Hensley in eye of Hurricane storm
CHARLESTON, W.Va. -- Austin Hensley knows all about pressure.
He's started the last 23 games at quarterback for Hurricane and has found himself in a variety of pressure situations - whether it's running for his life against blitzing defenses or directing his team into the Class AAA playoffs.
That's good, because the pressure figures to ratchet up a few notches for his senior season.
Hensley and the Redskins looked fairly sharp Saturday in their final scrimmage, a 19-15 victory against Woodrow Wilson during the Mountain State Athletic Conference Grid-o-rama at Laidley Field. The Redskins led 19-7 at halftime before substitutes on both sides finished the scrimmage.
In his two quarters, Hensley completed 13 of 20 passes for 172 yards, including touchdown tosses of 14 yards to Brandon Ford and 16 yards to Zach Fitzsimmons, who caught six balls for 65 yards.
The numbers have always been there for Hensley, the top returning quarterback in Class AAA after throwing for 2,200 yards and 21 TDs last year. As a sophomore, he passed for 1,110 yards and 10 scores. He's also run for 13 touchdowns in his two seasons.
But if the Redskins are going to take that quantum leap this year, Hensley is going to have to keep it up both during the regular season and the postseason.
Two of Hensley's roughest games have come at playoff time, including a 33-6 loss to George Washington in the 2011 quarterfinals when he was a mere 5 of 14 passing for 41 yards with one TD and four interceptions.
Last year, the Redskins met up with GW and Kennedy Award-winning tailback Ryan Switzer again in the opening round and the totals weren't much better - Hensley was 5 of 10 for 44 yards with no TDs or picks in a 35-10 setback. His previous low-yardage figure that season was 143.
"The first one was with Willis [May],'' said second-year Hurricane coach Jeremy Taylor, "and the second one was with me. I don't blame him when he was a sophomore. He wasn't ready to throw the ball like that.
"The second one, we went into it kind of real conservative. We thought if we could hold them on defense a little bit . . . and we did for three quarters, then Switzer kind of exploded on us. I figured if we had thrown the ball as much as we did the first time, it could get ugly quick. That's why we were real conservative, good and bad. We had to play the perfect game, and we didn't. It was the playoffs.''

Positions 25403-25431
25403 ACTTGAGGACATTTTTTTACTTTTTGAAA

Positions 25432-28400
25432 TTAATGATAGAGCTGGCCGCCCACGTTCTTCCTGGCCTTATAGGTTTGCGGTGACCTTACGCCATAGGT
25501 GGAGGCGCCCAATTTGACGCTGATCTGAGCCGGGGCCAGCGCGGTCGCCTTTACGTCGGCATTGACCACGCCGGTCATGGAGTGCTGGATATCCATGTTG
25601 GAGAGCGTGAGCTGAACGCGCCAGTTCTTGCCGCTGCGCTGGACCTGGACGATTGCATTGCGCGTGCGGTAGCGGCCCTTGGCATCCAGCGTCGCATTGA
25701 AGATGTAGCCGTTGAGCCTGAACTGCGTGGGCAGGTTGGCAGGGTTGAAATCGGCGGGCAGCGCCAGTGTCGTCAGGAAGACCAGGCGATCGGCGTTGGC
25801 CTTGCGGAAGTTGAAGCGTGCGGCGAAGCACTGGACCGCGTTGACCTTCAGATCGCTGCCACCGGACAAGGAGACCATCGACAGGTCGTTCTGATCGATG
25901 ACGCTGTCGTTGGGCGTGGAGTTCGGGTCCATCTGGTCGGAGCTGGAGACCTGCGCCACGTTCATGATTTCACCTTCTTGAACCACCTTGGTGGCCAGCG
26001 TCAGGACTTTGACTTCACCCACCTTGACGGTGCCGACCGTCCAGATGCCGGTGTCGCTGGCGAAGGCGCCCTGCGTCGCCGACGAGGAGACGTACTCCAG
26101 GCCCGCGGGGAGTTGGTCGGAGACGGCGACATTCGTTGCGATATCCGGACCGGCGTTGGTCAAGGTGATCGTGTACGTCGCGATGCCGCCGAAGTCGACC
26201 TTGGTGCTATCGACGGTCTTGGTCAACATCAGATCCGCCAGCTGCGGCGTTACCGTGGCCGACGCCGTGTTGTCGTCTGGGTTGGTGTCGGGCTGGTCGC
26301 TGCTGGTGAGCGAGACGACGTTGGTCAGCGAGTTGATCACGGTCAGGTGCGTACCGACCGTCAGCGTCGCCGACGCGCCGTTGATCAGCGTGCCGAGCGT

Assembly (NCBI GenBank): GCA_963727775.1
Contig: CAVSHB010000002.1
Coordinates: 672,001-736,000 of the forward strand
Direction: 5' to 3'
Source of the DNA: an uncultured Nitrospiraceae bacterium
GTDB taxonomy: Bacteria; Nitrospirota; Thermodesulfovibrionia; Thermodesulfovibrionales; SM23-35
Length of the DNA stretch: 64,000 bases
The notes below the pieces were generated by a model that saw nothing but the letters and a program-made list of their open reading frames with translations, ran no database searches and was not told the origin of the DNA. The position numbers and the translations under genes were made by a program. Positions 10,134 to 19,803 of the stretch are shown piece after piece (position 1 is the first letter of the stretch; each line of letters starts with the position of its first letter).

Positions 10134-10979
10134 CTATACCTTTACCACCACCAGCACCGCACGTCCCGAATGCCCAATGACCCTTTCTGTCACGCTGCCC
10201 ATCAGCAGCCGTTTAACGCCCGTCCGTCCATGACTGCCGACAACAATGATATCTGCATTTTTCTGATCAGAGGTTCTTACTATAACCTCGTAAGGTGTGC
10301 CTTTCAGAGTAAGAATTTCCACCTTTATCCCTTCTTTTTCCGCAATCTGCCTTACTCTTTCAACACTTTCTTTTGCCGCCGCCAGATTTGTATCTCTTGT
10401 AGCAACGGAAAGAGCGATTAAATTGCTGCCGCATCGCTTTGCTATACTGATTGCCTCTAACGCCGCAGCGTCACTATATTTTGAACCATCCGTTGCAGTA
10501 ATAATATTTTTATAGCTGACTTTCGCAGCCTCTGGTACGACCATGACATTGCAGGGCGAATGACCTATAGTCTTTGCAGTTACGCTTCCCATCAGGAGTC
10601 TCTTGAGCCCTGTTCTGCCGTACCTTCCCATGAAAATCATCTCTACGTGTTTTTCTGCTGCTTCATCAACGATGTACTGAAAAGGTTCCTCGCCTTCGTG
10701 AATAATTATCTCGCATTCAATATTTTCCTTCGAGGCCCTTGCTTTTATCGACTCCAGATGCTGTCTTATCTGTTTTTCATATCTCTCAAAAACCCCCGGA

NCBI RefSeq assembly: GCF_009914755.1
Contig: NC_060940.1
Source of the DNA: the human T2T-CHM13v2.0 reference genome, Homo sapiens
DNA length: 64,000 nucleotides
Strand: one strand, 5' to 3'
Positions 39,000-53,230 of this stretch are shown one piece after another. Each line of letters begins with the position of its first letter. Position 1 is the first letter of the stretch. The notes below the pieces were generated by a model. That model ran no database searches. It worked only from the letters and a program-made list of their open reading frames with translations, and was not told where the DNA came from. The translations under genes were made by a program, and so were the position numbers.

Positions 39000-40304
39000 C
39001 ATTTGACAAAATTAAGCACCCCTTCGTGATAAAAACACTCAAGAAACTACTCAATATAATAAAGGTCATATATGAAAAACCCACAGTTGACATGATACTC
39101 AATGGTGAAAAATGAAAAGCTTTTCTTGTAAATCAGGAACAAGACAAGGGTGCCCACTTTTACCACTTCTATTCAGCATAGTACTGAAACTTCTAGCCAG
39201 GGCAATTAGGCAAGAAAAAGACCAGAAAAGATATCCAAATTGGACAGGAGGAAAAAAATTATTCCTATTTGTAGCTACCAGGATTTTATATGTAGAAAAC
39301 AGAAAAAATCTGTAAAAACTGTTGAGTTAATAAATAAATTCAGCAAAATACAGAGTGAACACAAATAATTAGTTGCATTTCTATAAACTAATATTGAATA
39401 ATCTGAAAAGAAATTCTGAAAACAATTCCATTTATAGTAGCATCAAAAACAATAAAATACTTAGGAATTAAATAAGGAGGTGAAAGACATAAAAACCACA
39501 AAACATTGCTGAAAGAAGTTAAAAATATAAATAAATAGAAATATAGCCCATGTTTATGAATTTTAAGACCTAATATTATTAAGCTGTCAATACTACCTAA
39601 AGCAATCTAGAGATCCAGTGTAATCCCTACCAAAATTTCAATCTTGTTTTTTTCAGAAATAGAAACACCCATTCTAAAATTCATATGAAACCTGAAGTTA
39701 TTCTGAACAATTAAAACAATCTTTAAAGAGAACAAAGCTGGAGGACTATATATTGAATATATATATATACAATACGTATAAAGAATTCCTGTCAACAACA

Hensley realizes most eyes will be on him at Hurricane games this season as he orchestrates on offense that piles up points in bunches (34 or more five times last year).
That's why more and more defensive coordinators will opt to send blitz packages at Hurricane's offensive line to see if they can protect their veteran QB, or if the pressure will disrupt the Redskins' timing and put Hensley on the run.
As far as Hensley's concerned, that tactic's OK.
"I think people don't know about me on the run,'' Hensley said. "So that's what I did in the off-season - built up my speed on the run. Going to my left a lot. Hopefully it will keep defenses on their heels with that.''
Taylor thinks the maturation of Hurricane's line, with three returning starters, will pay dividends in keeping Hensley's uniform and passing lanes clean.
"A lot of people try to do that,'' Taylor said. "They bring pressure. But the difference between last year and this year is that our offensive line is another big step for us. Our offensive line is doing a much better job picking up blitzes now.
"We got beat inside a couple of times today, but about halfway through the second quarter, Beckley was kind of gassed, and we went on a 70-yard drive. But we just can't sit back there and throw the ball. We've got to run it, too, and [Hensley] knows that.''
Another three-year starter, running back Zach Pate, gives Hensley a complementary option either running or catching the ball. Against Woodrow, Pate caught fives passes for 85 yards, including a 53-yard rainbow from Hensley on Hurricane's first play, and carried five times for 31 yards. Another 31-yard run was negated by penalty.
"I don't know how many times we threw it today,'' Taylor said, "but sometimes we throw it too much.''
The temptation will be there to have Hensley sit back in shotgun formation and fire it up 40 times every game, especially with an improved line and a more-experienced QB.
"The difference between Austin two years ago and this year is 1,000 percent,'' Taylor said, "the way he reads and the confidence he has to make passes now. Two years ago, he would have shied away from top corners, and now he's not afraid to go after people.''
Hensley, after all, has started down a lot of opposing players, both on the football field and in baseball, where he doubles as a top pitcher for one of the state's best programs.
He said he welcomes the challenge of getting back to the playoffs and making up for past postseason misfortunes.
"It just makes me want to strive to do better,'' Hensley said, "and carry this team and be a better leader. And stay humble and hopefully lead us far into the playoffs this year.''In other MSAC scrimmage scores on Saturday, Spring Valley downed Parkersburg 28-9, Huntington topped George Washington 31-21 (after trailing 21-7 at halftime with starters on the field), Winfield beat Riverside 21-9 and Princeton blanked Nitro 47-0. In the final matchup, Cabell Midland defeated South Charleston 41-28. At halftime, SC trailed 28-21.